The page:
Week Seven The Differential Association Theory

All things that a person knows or can do are learned. People learn through various methods and tools at different space and time, and that builds their character. In her article, How Observational Learning Affects Behavior, Kendra Cherry identifies observational learning as a powerful tool, which passively influences behavior significantly (Cherry, 2019, par.19). Her article is related to week seven’s topic – social process learning, and the differential association theory. 

Cherry begins by appreciating that some behaviors are learned through actively, while others are learned passively. She asserts that most learning occurs passively through observation. In this learning model, people observe and emulate their immediate environment. For instance, a child joins other playing hide and seek, observes how the game rules, and begins participating. Also, as Cherry puts it, a child is likely to emulate their parent’s behavior (Cherry, 2019, par.4). Cherry reports from other scientific works that the human brain is naturally fashioned to learn through observation. Besides, the implications of behavioral learning are proportional to the amount of interaction a person has with their influencing factor. For instance, Cherry reports study results that children who spent more time watching TV programs with sexual sense are likely to engage in sex sooner than those who watch non-erotic TV programs (Cherry, 2019, par.15). Therefore, observational learning has a significant impact on people’s behavior.

In week seven coursework, we have addressed social process theories, which we reflected in the implication of socialization in the informal and formal institutions. For instance, a family is a powerful social institution where parental deviance is likely to result in the personality defects of a child (Siegel and McCormick, 2020). The authors add that social interaction in school has ramifications to the overall social conduct or misconduct of a student. From that perspective, we learned the Social Learning Theories, which investigate how social institutions affect human behavior. According to Siegel and McCormick (2020), human behavior is modeled through human interactions, by observation or media. The most influential social scenarios are family relations, education experience, peer relations, and institutional beliefs. From that, the differential association theory is applied in criminology, sociology, and psychology to explain or predict human behavior.

In criminology, differential association theorist approaches a crime as an act due to a person’s exposure to antisocial values. On this theoretical approach, people learn criminal behaviors through the acquisition of definitions of situations and moral attitudes that align with the personal commissioning of what is moral, ethical, or otherwise. Criminologists believe that crimes are learned and that the learning is influenced by the interaction with other people, especially the intimate ones. From that perspective, the differential association theory agrees with observational learning as a social learning process. For instance, Cherry finds that the most influential people in a person’s behavior are family members or peers (2019, par.4). Precisely, the behavior is inflicted passively by the social group one finds themselves in. That way, a child learns the normative social values from their parents or other people they hang around. In a Bobo Doll Experiment, children are exposed to a situation where an adult aggressively and violently hit a large inflated balloon doll. The same balloon doll is placed in a room with children who watched the adult hitting it, and others who did not. Children who watched the adult hitting act are found to play with the doll, mostly hitting it as they saw the adult doing. Also, once the children watch the consequence of hitting the doll as punishment, there are likely to avoid hitting it (Cherry, 2019, par.8&9). While this experiment is done on children, other studies have found the correlation in adults (Rokven, de Boer, Tolsma and Ruiter, 2016, p.3). In that view, some social values that condition a person’s behavior are predominantly learned through observation.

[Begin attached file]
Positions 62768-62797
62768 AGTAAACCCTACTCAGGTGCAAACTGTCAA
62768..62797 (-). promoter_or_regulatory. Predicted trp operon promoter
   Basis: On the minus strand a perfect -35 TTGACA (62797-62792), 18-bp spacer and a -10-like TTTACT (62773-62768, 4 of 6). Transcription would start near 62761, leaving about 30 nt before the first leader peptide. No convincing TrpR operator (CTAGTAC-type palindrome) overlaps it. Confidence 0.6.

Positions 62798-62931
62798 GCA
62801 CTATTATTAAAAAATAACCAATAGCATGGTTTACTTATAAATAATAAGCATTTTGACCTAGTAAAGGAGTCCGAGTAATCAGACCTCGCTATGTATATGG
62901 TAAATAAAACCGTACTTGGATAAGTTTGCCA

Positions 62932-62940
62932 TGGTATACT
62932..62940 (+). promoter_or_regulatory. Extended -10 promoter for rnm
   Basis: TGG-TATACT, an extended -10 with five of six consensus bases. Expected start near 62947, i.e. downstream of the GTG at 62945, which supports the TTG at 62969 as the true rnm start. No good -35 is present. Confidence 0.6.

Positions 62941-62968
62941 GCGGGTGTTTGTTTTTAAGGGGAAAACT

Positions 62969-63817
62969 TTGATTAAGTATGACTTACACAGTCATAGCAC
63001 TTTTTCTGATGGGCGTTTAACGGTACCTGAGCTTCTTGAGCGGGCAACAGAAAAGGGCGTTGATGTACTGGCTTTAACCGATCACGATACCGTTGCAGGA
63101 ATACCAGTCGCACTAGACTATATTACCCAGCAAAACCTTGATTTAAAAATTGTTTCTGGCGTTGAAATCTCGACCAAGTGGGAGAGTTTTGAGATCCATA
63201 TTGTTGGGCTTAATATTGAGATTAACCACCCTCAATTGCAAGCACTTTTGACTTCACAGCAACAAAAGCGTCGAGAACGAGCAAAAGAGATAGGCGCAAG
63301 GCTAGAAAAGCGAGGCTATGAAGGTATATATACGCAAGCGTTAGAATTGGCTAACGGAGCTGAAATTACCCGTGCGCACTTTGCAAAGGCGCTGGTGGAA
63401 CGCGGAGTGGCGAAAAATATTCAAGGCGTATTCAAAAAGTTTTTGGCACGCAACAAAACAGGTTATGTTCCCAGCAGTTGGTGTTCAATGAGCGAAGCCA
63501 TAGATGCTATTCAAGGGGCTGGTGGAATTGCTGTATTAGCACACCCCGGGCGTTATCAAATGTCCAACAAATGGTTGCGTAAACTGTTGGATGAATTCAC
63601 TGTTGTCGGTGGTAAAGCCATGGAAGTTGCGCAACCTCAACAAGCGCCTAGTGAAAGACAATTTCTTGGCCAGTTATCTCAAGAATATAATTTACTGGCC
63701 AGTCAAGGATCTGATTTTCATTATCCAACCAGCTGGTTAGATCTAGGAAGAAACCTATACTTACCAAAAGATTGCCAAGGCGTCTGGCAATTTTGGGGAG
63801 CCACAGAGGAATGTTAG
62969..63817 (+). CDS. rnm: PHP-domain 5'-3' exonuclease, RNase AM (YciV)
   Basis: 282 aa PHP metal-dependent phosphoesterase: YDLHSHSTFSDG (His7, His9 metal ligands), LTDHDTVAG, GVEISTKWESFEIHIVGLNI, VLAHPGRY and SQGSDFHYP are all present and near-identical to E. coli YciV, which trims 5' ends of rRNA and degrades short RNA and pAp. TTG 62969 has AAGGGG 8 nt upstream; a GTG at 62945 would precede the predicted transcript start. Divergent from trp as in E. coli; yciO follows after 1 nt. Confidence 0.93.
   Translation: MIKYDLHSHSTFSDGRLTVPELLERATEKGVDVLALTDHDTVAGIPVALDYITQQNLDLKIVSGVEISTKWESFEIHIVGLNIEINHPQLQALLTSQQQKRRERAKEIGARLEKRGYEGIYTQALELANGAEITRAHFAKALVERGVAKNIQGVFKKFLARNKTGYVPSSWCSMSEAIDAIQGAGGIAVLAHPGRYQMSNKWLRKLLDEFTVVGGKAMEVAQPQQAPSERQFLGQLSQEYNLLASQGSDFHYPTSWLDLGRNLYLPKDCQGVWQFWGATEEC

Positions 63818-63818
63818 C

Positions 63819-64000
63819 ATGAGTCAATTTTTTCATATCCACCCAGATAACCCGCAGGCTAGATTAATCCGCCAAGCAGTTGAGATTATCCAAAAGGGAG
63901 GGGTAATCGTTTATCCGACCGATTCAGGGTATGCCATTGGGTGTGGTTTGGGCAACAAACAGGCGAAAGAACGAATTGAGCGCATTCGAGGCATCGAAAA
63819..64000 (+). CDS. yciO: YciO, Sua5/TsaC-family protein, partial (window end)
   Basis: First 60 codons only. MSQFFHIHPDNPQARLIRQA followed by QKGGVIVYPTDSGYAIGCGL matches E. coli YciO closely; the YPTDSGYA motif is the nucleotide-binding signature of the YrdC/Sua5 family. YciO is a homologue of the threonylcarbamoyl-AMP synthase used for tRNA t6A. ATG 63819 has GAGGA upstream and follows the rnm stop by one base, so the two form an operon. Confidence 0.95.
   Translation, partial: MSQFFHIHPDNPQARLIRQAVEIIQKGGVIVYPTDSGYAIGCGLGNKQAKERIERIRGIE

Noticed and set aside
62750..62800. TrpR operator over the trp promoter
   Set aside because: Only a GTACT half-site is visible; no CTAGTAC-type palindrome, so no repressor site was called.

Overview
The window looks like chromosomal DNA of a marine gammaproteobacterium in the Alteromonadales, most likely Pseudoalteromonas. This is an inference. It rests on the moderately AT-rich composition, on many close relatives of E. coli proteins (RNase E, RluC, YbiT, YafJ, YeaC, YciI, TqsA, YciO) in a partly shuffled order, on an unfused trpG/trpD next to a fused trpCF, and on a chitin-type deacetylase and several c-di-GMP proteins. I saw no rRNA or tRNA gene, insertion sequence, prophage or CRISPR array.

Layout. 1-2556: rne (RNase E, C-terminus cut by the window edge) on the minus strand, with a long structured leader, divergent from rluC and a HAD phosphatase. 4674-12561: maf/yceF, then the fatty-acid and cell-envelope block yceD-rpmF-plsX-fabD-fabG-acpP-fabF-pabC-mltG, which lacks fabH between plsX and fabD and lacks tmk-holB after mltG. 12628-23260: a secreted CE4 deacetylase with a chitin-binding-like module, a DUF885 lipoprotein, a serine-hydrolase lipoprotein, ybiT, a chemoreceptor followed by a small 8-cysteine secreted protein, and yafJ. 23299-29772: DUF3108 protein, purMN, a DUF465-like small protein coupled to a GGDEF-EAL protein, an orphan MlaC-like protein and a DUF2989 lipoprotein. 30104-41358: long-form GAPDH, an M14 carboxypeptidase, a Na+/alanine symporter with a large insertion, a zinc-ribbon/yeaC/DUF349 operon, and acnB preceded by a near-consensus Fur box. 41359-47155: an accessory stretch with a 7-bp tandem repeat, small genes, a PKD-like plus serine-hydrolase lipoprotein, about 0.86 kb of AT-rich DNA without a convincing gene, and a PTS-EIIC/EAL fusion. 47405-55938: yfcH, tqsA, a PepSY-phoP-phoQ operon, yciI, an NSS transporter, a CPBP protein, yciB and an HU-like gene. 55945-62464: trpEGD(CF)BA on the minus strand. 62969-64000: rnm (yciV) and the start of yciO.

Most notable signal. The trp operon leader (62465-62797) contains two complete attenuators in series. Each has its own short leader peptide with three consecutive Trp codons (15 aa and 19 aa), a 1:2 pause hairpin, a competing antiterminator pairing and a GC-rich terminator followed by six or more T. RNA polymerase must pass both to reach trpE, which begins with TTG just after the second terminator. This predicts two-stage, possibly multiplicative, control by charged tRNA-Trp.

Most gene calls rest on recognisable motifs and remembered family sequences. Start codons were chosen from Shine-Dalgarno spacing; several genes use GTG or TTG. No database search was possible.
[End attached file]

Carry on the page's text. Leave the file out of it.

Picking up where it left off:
Regarding the relationship between observational learning and differential association theory identified above, crimes are learned through observation in various social institutions. According to Siegel and McCormick (2020), when acquaintances favor delinquency behaviors, a criminal will identify more beneficence than the consequences of violating a law. Also, the influence depends on the length of acquittance, emotional appeal, and priority. That is why Cherry finds the family and peers as most influential in behavioral shaping, since most times, people interact with their family members or peers. Besides, Siegel and McCormick (2020), explains that parenting plays a major role in defining what is right or wrong. On the same note, family dynamics such as divorce have a direct impact on delinquency. Also, educational experiences and peer relations determine what a person is exposed to. Siegel and McCormick (2020), suggests that educational experience, interactions with peers, and values instilled in various institutions impact a person’s criminal or honorable behavior. That is people mostly through observing their immediate environment.



Cherry, K. (2019). Observational Learning Is Used by Copying Behavior of Others. Retrieved 26 May 2020, from https://www.verywellmind.com/what-is-observational-learning-2795402

Rokven, J., de Boer, G., Tolsma, J., & Ruiter, S. (2016). How friends’ involvement in crime affects the risk of offending and victimization. European Journal Of Criminology, 14(6), 697-719. doi: 10.1177/1477370816684150

Siegel, L., & McCormick, C. (2020). Criminology in Canada (7th ed.). Toronto: Nelson.